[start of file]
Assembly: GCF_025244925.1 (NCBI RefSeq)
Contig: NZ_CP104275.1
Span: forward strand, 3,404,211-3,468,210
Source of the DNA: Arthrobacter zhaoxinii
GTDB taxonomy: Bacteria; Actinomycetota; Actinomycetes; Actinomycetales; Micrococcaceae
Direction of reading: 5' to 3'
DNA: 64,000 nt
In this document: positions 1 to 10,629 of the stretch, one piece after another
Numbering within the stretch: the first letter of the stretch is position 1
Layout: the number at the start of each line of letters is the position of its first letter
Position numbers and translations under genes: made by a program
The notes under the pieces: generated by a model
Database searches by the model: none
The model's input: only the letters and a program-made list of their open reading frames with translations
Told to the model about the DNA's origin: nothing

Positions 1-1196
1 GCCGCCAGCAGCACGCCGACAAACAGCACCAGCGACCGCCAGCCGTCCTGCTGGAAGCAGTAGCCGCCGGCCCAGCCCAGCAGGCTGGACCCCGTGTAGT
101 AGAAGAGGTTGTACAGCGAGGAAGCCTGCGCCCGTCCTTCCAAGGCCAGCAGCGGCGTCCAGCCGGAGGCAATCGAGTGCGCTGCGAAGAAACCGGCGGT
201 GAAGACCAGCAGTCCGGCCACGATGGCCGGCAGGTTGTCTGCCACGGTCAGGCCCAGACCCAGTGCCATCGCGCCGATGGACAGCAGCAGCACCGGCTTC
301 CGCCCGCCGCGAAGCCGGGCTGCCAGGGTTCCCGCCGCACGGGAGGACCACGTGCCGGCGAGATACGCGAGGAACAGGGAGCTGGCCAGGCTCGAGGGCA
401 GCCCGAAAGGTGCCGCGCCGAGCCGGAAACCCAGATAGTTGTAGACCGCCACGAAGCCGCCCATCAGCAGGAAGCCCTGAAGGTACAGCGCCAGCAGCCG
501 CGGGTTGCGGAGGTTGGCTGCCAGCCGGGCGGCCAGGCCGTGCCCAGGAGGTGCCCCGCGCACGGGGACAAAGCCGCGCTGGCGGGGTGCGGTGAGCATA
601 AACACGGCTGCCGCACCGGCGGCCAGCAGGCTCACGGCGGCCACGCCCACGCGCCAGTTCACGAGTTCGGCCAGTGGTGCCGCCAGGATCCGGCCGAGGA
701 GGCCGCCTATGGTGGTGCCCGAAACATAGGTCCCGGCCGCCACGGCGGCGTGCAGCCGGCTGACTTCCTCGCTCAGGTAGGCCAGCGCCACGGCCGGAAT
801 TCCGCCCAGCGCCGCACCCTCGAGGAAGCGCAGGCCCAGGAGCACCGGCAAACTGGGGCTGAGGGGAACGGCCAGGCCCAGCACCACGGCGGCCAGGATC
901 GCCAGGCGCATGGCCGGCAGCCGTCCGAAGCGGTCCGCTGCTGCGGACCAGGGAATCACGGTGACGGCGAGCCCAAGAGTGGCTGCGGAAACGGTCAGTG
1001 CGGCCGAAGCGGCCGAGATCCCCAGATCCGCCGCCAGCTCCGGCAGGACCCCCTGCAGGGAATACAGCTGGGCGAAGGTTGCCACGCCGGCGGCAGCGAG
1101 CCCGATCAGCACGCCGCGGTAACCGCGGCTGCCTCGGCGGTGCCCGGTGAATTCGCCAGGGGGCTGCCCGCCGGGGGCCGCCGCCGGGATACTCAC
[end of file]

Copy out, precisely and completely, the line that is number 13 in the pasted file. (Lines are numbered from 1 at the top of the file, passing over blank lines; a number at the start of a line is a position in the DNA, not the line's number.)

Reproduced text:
Database searches by the model: none